“The benefits of mindfulness in preventing serious depression and emotional distress have been proven by clinical trials. Mindfulness also works for people who are struggling to keep up with the constant demands of the modern world”, The Oxford Mindfulness Centre.
Content of the MBCT eight session program
MBCT participants can expect to experience:
With focus on developing…
What is Mindfulness-based Cognitive Therapy?
The MBCT Program is based on the Mindfulness-based Stress Reduction (MBSR) eight-week program, developed by Jon Kabat Zinn in 1979 at the University of Massachusetts Medical Center. Research indicates mindfulness training is helpful for patients dealing with chronic pain, hypertension, heart disease, cancer, and gastrointestinal disorders, anxiety and depression.
Mindfulness-based Cognitive Therapy was adapted from MBSR by Zindel Segal, Mark Williams and John Teasdale as a preventive treatment for people who had suffered recurrent and relapsing episodes of depression.
Does it work?
The UK National Institute of Clinical Excellence (NICE) has endorsed MBCT as an effective treatment for prevention of relapse. Research has shown that people who have been clinically depressed 3 or more times (sometimes for twenty years or more) find that taking the program and learning these skills helps to reduce considerably their chances that depression will return.
How will Mindfulness practice help me?
What is depression?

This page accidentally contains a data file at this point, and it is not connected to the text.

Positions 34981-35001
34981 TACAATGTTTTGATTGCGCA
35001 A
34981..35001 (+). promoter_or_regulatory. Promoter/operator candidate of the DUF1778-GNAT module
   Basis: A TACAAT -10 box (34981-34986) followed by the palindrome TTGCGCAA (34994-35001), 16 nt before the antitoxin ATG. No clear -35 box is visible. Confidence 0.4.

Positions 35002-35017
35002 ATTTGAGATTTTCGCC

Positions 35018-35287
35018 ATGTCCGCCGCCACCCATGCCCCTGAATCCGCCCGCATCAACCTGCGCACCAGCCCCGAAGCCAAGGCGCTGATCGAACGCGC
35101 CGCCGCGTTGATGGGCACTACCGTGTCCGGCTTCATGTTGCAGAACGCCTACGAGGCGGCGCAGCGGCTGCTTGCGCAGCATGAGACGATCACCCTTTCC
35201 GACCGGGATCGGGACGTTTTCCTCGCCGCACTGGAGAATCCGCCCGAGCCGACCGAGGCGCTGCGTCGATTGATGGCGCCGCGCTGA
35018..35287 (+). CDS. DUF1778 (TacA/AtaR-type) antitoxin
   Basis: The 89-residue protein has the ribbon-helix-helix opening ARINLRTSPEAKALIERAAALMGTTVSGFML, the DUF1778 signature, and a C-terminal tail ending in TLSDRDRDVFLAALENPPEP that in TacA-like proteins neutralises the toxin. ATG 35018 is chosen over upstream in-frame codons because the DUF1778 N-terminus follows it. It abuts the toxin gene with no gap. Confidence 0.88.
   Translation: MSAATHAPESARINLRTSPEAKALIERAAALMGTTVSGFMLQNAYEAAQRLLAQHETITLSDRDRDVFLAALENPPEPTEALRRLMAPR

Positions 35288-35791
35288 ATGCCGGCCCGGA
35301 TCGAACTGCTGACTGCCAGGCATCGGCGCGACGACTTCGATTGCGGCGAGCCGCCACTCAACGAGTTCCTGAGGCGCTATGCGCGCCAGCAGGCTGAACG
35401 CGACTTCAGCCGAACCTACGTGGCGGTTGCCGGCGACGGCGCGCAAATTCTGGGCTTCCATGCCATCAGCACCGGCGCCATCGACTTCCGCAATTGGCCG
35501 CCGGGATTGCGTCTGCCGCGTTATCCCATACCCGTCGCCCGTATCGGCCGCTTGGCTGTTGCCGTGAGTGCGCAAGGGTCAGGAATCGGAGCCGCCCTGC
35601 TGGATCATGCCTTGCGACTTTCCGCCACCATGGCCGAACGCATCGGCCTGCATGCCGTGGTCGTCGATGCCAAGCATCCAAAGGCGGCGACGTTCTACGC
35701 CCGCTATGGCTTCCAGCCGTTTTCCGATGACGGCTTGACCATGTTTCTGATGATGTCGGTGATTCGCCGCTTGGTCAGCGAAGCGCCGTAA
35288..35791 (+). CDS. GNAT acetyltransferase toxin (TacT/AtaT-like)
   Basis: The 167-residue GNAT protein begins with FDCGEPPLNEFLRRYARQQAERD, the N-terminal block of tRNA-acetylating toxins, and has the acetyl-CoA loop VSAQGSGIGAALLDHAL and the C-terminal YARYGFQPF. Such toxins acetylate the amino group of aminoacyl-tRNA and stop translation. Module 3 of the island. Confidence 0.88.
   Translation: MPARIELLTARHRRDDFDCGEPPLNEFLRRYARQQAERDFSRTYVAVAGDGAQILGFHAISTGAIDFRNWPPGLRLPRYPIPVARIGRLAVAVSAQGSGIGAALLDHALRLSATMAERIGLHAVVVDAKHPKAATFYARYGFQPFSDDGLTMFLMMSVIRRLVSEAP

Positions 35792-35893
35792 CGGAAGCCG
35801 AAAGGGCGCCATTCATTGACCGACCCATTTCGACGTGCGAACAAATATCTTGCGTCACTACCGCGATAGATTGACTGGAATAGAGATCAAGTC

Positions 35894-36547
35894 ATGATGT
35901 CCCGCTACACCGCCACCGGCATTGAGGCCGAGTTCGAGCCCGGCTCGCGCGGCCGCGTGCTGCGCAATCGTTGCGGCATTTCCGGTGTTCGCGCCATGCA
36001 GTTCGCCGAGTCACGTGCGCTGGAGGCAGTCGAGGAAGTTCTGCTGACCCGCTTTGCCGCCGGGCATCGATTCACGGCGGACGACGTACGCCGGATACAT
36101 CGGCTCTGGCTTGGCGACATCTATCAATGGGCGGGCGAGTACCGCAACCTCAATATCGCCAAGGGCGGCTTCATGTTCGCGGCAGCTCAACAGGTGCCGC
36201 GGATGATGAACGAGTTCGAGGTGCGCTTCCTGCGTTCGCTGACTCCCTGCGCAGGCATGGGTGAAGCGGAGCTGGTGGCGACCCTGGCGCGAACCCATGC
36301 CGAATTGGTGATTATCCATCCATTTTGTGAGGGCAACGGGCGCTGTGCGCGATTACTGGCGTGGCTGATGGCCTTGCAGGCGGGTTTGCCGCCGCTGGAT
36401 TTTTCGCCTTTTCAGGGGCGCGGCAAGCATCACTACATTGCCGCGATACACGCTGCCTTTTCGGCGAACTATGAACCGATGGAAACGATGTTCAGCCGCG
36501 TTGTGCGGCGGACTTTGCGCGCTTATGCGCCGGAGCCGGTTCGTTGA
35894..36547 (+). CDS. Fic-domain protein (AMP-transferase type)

Depression can involve severe and prolonged sadness as a mind state that can develop into hopelessness, listlessness, lack of motivation, and fatigue. It can vary from mild to severe. Depression involves ruminating and being stuck in a negative dialogue about aspects of ourselves, and the world. This can lead to feelings of resentment, irritability, frustration and anger and overwhelming stress, and we may also experience various physical complaints that do not seem to be caused by any physical illness.
Escalating depression can involve feelings of extreme sadness and hopelessness intermingled with low self-esteem, guilt, memory and concentration difficulties. There may also be a change in body rhythms where we sleep too much or have difficulty sleeping at all, eating patterns can change, and we can experience reductions in energy and pleasure in previously enjoyable activities and interactions. The downward spiral can include feelings and thoughts questioning the value of life.
Studies indicate that 50% of people experiencing their first episode of depression will experience a reoccurrence. The statistics increase following subsequent episodes where the risk of relapse rises to between 80 and 90%.
Why do we remain vulnerable to depression?
Research suggests that during any episode of depression, negative mood occurs alongside negative thinking (such as ‘I am a failure’, ‘I am inadequate, ‘I am worthless’) and bodily sensations of sluggishness and fatigue. When the episode is past, and the mood has returned to normal, the negative thinking and fatigue tend to disappear as well. However, during the episode a connection is established between the mood state present and negative thinking patterns.
MBCT supports the development of greater awareness of patterns
Dates: To be confirmed. Please contact us to register your interest
Includes workbook and guided mindfulness CDs.
Facilitator: Lynda Melville